Spider-Man: Friend or Foe Review

Spider-Man has become a hot property, especially since the movie staring Toby Maguire came out in 2002.  Games have come out corresponding with the movie as seems to be the nature of the business.  With a couple of years between releases, Activision was able to release Ultimate Spider-Man to keep the Spider-Man license fresh without needing a movie tie-in.

With Spider-Man 3 coming out on DVD and Blu-ray, there was an opportunity to create a new Spider-Man game without tying it directly to the movie, especially since they already did that early in the summer.  However, the movies and games were aimed at a teen audience.  This left out younger kids who enjoy the Spider-Man comic.  Now Activision has a game that is more appropriate for that crowd in Spider-Man Friend or Foe.  Does this mean that the game is enjoyable for adults?

The characters in Friend of Foe look cartoonish but are more representative of the movie characters than the comic-book versions or other past reincarnations of the series.  No more green spandex for Doc Ock.  Instead he has the long trenchcoat.  The Green Goblin looks more like the Power Ranger monster and not the purple hat and green skin.  Some people will appreciate the tie-in to the movies, while others would wish that these characters were more representative of their comic book counterparts.

The characters have low polygon counts.  This is especially noticeable in the in-game cutscenes.  The blockish look of the characters could be seen as a stylized choice, but the textures make the graphics look like the game was rushed.  The figures do look a bit odd.  Black Cat has too big of a head and her body is too muscular for a female, for instance.  Doc Ock’s jaw looks way too big.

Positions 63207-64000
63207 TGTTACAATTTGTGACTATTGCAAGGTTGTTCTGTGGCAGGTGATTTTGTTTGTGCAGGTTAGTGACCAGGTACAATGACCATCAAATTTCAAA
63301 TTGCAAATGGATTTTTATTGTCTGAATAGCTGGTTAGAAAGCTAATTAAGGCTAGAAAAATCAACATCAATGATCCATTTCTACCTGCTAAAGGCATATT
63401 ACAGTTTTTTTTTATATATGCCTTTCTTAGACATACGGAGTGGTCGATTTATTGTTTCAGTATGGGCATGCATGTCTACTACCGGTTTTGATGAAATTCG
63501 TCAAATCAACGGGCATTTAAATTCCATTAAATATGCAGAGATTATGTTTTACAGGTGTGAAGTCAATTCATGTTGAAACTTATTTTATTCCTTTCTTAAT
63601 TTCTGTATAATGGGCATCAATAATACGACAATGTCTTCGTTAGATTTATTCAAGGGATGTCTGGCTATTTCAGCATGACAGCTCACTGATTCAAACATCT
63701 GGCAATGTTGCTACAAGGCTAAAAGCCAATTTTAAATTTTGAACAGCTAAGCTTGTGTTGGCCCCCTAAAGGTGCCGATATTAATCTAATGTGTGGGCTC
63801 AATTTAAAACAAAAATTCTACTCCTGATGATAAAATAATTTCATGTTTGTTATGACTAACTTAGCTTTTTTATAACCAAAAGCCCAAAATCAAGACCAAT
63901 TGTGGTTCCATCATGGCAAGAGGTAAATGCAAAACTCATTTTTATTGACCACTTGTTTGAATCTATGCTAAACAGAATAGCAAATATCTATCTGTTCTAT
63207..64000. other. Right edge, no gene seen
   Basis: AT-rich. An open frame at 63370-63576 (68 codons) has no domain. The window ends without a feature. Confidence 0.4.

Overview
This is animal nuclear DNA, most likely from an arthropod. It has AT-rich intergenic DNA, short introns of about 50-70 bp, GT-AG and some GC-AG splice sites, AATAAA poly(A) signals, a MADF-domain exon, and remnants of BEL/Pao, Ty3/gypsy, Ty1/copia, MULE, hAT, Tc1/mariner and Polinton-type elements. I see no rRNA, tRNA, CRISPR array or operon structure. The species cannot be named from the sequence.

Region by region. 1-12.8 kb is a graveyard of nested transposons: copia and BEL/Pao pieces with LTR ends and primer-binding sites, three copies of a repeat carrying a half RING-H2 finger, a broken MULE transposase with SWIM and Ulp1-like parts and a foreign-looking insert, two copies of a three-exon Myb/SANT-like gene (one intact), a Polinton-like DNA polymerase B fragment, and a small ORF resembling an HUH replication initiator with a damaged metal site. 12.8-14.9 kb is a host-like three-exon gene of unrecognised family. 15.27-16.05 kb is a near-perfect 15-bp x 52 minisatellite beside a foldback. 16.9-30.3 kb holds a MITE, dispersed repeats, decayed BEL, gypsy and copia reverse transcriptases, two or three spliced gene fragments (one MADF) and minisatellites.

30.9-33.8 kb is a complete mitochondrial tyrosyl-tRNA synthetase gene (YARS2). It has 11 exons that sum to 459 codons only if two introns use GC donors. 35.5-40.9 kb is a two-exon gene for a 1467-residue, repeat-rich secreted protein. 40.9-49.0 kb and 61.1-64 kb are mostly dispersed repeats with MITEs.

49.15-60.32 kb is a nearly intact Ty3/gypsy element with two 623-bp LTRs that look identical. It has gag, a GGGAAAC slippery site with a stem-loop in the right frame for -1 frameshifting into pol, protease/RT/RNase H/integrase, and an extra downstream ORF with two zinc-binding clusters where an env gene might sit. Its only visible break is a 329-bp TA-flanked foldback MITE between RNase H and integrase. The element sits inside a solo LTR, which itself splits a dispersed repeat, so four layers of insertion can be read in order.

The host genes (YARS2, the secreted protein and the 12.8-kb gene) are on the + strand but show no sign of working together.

The bad graphics wouldn’t be so bad if there were a variety of characters within the game.  You do get about six different environments to fight in, but the number of different models used for the enemies for each level can be counted on one hand.  They don’t have much for animations either.  The game really needs more variety to become from feeling static.

Friend or Foe has a wide variety of characters, so it would have been easy to go ahead and hire a couple of voice actors and have each one do the voices for multiple characters.  Instead they hired many voice actors to voice one or at most two characters.  They are voice actors that have a large work of experience.  Some of the more recognizable names are John Di Maggio, David Kaye, and Jennifer Hale.  James Arnold Taylor, the voice of Spider-Man, is actually the voice of Ratchet in the Ratchet and Clank series.  Other than Spider-Man, they really don’t say a whole lot though.  If you stick with a specific character, you’ll hear the same expressions over and over again.

The background music matches the environment you are exploring.  The futuristic environment has a sci-fi bent, while the jungle level has a primal beat behind it.  The music fades in and out, never overpowering but only showing up while at a down time.  The enemies all smash together, but they all sound the same, whether you are fighting robots or some other tribal force, or destroying crates.

Controlling the characters in Friend or Foe is simple enough.  The left analog stick controls movement, A jumps, B grabs objects or uses your web, X attacks, and Y switches characters.  The left and right bumpers change the web abilities for Spider-Man.  The D-pad invokes a Hero Strike, Extra Health, Mega Damage, or Invincibility.  You can purchase these power-ups.

The problem with the controls is that while there are combos you can perform, it is fairly easy to get through the game using the same combo or the same moves over and over again.  While you can do some upgrades to the moves, the moves aren’t all that different, they just add extra damage to the attacks.

Friend or Foe feels a bit like a simpler Justice League Heroes or Marvel Ultimate Alliance.  You move Spider-Man and his partner through the level.  The mission is almost completely in rails with a few hidden side areas.  Occasionally you need to jump to get to an area.